Detroit Zoo Completes Habitat For 18-foot Python
18-Foot Female Python Moves Into New Exhibit
The Detroit Zoo has created a new home for a 18-foot, 85-pound female reticulated python. The snake was introduced into her new space at the Holden Museum of Living Reptile following eight months of construction.
The enclosure features a variety of plants and trees to offer the python a sanctuary she would find in her natural habitat. A basking pool allows visitors to view the snake underwater.
"Pythons are exceptional swimmers, so the pool was vital to replicating a habitat synonymous with the wild," Jeff Jundt, Detroit Zoological Society Curator of Reptiles, said. "David's artistry helped to create an amazing space that meets the python's needs and is also visually engaging for visitors."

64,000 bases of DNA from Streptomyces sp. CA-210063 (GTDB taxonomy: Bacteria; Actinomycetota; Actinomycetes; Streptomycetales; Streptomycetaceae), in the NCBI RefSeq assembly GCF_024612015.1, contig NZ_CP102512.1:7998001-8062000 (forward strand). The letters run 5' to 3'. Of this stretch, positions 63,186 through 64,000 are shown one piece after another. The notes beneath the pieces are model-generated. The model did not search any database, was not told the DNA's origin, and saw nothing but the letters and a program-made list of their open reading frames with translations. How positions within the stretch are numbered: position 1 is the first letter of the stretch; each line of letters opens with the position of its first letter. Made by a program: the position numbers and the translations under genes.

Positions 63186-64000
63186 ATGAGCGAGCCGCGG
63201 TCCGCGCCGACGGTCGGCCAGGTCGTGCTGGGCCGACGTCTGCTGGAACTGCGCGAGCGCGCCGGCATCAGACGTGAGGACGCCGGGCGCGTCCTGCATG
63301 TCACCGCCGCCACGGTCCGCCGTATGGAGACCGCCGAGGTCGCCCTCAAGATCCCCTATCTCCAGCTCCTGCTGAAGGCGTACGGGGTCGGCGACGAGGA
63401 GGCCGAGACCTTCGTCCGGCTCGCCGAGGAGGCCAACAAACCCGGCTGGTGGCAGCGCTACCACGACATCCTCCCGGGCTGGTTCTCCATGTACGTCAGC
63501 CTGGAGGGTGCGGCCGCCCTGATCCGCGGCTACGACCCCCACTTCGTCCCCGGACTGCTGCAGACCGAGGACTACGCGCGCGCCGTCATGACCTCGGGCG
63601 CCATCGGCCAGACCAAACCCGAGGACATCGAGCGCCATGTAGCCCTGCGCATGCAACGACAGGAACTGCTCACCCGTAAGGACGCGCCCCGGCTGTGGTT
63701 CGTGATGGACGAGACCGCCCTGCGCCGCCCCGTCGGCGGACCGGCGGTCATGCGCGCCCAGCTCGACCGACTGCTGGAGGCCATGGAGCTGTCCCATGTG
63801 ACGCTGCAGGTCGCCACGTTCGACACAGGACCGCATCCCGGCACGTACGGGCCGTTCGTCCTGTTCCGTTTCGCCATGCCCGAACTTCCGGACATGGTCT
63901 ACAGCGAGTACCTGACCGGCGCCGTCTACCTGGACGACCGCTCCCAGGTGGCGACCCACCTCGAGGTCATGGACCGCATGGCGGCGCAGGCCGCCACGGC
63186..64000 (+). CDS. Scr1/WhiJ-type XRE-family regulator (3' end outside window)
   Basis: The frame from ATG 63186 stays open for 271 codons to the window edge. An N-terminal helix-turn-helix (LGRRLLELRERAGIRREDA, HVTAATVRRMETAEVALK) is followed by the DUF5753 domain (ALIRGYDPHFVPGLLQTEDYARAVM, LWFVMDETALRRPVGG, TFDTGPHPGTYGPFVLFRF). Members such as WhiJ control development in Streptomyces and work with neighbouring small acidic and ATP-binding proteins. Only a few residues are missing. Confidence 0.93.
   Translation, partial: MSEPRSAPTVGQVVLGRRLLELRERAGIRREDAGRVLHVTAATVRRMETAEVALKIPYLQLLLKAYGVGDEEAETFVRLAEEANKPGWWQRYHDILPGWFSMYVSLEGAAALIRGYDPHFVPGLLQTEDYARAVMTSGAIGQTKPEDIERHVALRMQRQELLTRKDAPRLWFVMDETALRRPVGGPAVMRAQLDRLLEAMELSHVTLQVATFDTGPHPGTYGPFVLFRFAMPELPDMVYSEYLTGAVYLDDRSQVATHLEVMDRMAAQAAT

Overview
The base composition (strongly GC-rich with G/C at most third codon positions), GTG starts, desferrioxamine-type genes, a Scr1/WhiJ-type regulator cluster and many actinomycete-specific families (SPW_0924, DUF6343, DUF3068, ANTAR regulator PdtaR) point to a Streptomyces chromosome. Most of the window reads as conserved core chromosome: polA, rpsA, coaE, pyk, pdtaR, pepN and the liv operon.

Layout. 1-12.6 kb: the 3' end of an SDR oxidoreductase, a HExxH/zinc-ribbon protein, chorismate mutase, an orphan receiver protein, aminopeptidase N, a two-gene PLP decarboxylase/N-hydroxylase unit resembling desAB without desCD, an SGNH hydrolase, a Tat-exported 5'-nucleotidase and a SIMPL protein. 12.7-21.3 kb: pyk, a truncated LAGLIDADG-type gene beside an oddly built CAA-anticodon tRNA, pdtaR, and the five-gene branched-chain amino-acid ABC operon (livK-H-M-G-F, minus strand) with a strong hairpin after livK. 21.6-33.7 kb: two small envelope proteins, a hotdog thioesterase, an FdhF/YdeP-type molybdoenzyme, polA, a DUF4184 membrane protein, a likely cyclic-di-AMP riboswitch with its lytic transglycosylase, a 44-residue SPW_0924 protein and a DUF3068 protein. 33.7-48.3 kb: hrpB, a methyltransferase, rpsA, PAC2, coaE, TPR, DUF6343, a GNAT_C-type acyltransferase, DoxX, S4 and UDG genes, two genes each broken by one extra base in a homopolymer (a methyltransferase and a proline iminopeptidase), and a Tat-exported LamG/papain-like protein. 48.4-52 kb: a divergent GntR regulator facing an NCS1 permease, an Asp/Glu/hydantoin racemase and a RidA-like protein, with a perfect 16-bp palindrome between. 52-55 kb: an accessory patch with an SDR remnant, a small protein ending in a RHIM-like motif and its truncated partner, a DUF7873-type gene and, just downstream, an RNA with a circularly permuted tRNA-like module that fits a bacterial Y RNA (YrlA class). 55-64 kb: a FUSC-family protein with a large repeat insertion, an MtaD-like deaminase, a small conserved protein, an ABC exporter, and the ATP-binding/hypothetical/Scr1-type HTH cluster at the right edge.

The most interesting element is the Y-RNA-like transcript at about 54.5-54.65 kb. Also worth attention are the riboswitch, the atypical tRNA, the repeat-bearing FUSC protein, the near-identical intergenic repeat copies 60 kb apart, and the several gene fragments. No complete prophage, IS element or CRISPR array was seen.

The centerpiece of the space features a large stone head deity, which was created by Zoo reptile keeper David Blanchard. The piece was fashioned after temple idols found at Angkor Wat in Cambodia.
The python is estimated to be 17 years old, and was rescued from a private owner in July 2010. The zoo receives over 100 requests from pet owners looking for a new home for their reptiles. Only on rare occasions the zoo is able to accept one.
The reticulated python is the longest snake in the world averaging around 22 feet and reaching up to 30 feet. It is native to the rainforests and woodlands of Southeast Asia and the Indonesian and Philippine Islands.
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